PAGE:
Take a watch and then answer me two questions:
1. Would you be willing to engage life with others in this sort of community?
2. What would be your biggest hesitations about being a part of a missional community like Soma?
My kids each have a pair of TOMS shoes. They think they’re cool. I had a pair for a few days before I returned the gift to the store. Just didn’t seem my style. I’d rather have a pair of running shoes. Or maybe get some Vibram Five Fingers.
But that said, the concept of TOMS seems pretty cool. Buy a pair of their shoes here in the States and an impoverished child in Africa gets a free pair of shoes. Great system, right? Some think so, but some disagree. Here’s a push back below from David Stupay. He says:
“Of course giving a free pair of shoes to children in the developing world is a good thing, isn’t it? Maybe not.
What people at the bottom of the economic pyramid need is not only free products dumped into their communities, but also low-cost products that are sold to that sustain them and their local economies.
Development is tricky business, and there is always the potential for collateral damage.”
Well the first of the year started off with a flurry. My alarm didn’t go off because of a software glitch. But my wife’s did and I hit the ground moving to get my shower and things in the van before leaving for Atlanta and Passion 2011. I’d been looking forward to it for a while. And I was again blown away. So good.
It was four days of deep teaching, powerful worship, meaningful conversations, relationship building, and lots of walking. It wasn’t much in the way of getting much sleep though. Our hotel rooms were pretty suite too (pun intended) but it was a hassle to check in and check out of them. I saw lots of people I knew from different times in my life. I even saw people that were in my youth group as middle schoolers now actually leading college groups. Maybe that should make me feel old, but it doesn’t!
It was a fantastic experience to hear teaching from Andy Stanley, Louie Giglio, Beth Moore, Francis Chan, and John Piper. But it was almost too much to ingest in a short four day period. I plan to spend some time over the next week or so digesting it all. And in the mean time I’ll post some thoughts and reflections on them. But it seems that after I got back I got a little head cold that has zapped me of any/all energy. I’m almost over it now and on the upswing. So all is (almost) well.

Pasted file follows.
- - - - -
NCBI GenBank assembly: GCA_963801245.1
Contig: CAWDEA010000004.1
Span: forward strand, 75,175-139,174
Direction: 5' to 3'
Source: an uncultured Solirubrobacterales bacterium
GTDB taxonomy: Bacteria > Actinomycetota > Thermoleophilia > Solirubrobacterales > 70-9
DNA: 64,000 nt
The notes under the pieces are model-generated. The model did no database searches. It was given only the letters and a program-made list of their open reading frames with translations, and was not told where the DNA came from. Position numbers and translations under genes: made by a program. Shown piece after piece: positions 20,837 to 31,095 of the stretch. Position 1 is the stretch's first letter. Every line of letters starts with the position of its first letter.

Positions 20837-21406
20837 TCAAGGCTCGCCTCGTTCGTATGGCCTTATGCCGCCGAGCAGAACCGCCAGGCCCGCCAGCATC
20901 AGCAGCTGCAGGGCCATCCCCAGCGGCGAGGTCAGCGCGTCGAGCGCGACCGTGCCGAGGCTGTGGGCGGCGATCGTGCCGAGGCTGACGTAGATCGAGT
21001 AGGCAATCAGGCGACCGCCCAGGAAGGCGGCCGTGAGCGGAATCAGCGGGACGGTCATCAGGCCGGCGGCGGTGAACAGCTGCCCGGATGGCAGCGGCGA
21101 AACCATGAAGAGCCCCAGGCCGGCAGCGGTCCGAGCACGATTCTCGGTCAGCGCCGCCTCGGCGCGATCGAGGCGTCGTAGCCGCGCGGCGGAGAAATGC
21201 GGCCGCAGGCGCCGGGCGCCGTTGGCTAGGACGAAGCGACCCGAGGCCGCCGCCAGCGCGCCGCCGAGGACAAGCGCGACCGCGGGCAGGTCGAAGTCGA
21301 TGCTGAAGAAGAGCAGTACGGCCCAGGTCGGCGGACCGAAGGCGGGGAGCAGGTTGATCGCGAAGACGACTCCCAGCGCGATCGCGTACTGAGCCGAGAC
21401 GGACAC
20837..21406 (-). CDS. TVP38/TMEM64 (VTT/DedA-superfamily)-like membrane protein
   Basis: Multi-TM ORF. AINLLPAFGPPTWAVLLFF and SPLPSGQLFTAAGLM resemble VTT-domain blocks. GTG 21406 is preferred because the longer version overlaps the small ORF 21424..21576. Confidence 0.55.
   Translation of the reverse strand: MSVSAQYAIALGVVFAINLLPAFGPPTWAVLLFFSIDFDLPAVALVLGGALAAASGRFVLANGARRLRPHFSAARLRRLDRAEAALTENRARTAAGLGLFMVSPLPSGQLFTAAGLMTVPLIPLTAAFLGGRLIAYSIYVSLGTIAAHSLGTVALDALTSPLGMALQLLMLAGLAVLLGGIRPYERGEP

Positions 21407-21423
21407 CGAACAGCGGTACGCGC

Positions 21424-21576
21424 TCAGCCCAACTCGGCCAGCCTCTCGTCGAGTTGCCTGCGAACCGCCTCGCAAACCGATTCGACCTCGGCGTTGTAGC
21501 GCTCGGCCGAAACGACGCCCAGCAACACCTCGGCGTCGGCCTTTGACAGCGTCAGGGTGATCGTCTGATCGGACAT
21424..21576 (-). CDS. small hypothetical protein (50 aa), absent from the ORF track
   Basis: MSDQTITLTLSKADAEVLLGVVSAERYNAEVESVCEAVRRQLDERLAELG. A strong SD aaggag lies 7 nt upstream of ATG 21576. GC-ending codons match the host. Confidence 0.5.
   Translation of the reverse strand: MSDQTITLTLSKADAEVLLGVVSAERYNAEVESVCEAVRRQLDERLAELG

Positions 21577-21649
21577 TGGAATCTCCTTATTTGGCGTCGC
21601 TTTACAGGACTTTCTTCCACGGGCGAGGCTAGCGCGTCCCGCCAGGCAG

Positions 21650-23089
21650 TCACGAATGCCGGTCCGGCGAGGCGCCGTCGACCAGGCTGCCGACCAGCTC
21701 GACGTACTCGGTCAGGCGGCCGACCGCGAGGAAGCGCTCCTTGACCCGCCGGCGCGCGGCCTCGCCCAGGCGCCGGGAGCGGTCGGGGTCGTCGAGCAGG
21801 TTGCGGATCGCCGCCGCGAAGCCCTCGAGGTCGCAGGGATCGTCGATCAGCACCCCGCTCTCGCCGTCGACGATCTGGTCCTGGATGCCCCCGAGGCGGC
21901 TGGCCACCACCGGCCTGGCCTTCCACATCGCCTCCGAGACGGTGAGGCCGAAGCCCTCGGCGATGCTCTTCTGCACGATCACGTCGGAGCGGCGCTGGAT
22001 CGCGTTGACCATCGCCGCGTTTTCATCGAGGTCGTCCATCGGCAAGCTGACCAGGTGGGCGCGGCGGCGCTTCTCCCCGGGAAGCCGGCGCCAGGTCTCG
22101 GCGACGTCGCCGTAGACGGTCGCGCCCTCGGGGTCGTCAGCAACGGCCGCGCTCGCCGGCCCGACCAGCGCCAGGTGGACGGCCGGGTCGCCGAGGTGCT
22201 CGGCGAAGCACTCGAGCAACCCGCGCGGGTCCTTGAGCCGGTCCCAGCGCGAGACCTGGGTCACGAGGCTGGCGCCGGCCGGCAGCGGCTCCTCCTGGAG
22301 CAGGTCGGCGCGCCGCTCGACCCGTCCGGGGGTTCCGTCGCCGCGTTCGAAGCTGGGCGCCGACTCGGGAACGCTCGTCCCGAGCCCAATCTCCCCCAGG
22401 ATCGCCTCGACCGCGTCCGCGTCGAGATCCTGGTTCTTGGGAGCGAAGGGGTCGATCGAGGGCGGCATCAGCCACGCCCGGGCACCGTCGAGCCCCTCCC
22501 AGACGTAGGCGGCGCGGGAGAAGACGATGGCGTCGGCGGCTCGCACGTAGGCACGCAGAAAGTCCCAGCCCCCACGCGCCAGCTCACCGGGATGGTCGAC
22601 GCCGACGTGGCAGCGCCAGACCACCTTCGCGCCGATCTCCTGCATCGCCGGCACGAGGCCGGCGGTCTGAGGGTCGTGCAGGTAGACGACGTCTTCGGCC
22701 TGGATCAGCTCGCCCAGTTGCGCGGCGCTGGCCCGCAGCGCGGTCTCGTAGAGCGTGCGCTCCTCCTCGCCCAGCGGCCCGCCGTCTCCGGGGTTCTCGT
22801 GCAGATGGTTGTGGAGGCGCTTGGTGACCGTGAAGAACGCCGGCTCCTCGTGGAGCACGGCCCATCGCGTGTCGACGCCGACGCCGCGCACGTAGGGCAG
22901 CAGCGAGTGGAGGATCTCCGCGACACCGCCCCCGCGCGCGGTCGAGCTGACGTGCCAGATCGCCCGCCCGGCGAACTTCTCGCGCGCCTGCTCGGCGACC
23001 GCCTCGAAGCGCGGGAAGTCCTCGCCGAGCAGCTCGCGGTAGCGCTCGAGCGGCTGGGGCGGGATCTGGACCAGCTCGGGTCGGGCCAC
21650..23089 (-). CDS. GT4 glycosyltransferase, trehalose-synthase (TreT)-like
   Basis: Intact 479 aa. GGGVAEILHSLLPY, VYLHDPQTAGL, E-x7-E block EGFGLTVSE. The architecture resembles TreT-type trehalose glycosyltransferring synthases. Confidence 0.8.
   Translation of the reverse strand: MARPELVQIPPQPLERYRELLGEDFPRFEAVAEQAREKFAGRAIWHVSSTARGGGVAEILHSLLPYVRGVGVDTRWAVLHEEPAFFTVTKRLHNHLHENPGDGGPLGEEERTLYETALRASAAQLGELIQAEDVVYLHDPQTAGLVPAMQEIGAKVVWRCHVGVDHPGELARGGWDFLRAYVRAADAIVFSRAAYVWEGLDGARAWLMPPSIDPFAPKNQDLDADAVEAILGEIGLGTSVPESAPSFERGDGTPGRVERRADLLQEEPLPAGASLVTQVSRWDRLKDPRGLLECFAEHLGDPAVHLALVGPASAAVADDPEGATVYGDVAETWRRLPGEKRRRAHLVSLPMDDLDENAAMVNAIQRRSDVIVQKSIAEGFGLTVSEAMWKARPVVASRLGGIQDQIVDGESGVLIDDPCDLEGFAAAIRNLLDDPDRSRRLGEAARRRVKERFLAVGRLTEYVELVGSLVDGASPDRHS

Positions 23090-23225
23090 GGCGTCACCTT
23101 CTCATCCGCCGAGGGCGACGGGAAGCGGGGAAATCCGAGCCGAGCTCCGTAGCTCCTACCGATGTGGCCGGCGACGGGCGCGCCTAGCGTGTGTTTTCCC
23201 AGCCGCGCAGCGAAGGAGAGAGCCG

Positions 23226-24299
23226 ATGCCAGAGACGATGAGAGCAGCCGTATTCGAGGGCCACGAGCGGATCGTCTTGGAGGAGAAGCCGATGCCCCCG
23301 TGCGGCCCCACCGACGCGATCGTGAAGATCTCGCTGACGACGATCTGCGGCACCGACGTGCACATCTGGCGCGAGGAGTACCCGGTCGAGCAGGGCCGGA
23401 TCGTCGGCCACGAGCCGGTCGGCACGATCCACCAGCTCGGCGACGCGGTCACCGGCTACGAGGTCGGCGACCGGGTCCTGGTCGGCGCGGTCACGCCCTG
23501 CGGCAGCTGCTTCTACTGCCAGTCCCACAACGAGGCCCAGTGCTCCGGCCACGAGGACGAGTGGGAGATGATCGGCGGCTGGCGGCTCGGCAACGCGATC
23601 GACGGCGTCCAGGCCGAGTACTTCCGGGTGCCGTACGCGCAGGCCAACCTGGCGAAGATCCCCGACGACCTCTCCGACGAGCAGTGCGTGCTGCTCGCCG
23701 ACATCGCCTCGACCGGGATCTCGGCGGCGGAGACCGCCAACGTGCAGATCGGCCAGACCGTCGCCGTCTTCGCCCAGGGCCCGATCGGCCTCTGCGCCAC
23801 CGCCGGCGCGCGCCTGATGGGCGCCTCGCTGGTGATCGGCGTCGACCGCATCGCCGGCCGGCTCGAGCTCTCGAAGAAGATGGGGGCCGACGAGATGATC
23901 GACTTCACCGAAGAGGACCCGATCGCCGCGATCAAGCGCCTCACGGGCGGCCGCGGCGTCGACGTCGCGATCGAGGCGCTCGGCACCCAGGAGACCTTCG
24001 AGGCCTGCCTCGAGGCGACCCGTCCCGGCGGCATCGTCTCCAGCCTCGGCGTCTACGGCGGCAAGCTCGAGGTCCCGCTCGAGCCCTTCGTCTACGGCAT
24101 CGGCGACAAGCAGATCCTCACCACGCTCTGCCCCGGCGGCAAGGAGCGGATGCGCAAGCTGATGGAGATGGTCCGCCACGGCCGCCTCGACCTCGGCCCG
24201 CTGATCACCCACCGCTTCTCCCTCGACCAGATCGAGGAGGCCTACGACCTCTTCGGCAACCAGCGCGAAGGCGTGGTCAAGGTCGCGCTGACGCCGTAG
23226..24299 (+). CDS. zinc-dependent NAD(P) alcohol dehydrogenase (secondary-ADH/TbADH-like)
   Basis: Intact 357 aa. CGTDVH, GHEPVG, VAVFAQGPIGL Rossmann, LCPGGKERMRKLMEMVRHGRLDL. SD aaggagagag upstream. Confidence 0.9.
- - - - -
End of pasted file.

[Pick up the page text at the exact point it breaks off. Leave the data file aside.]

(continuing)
Back in 1996 my girlfriend asked me if I wanted to go to a college conference with her campus ministry. It was over in Austin, TX and was called Passion. Some guy named Louie Giglio had put it together and Dave Busby was going to be speaking. So was John Piper. I had no idea who these guys were. But I did see that a band named Caedmon’s Call was going to be playing. So I said, “Sure, why not.” and signed up.
Those four days really shaped my life. I was just starting my first full time ministry job in January of 1997 and this trip was January 1-4. And I’ve been a huge respecter of Louie Giglio and his ministries ever since. Beverly and I went to the first three Passion conferences (97, 98, 99) and to OneDay 2000. While in Clinton I carried a group to Nashville for Passion 2006 and tomorrow we leave with a group of college students headed to Atlanta for Passion 2011.
If you’re not that familiar with Passion or Louie Giglio, then you should be. Louie is one of my favorite communicators of God’s truths. He does it in a casual way, but will sometimes punch you right in the gut (or face) with exactly what you needed to hear. His heart beats most for college aged people to see how much they mean to God and the ways He can move through them to make a difference in the world.
I plan to tweet and blog a little while in Atlanta about Passion and our time there. We’ll get to listen to Louie Giglio, Francis Chan, Beth Moore, John Piper, Davie Crowder, Chris Tomlin, Kristian Stanfill, Matt Redmon, Charlie Hall, Christie Nockles, and more. But I hope that our group really catches fire for seeing God’s glory made known back here in Oxford and beyond. Pray for us while we’re away.
My life in general is needing some organizing. I’ve been hearing a little about Backpack. First heard about it from Brian Bailey. He said he loves it and I’ve found a lot of other people who love it as well. It’s basically a way to keep lists, pages, info, reminders, calendars, memos, files, pictures and just about anything else together in once place so you can get at it from any internet connection.
I’m thinking of creating a page for Work (Church), Side Projects (MST), and then Home. I’ll try that and see how it smooths things out. The company that makes Backpack, 37Signals, also has Basecamp that might be worth checking in on. It’s more of a project management application, but looks like it could be useful as well.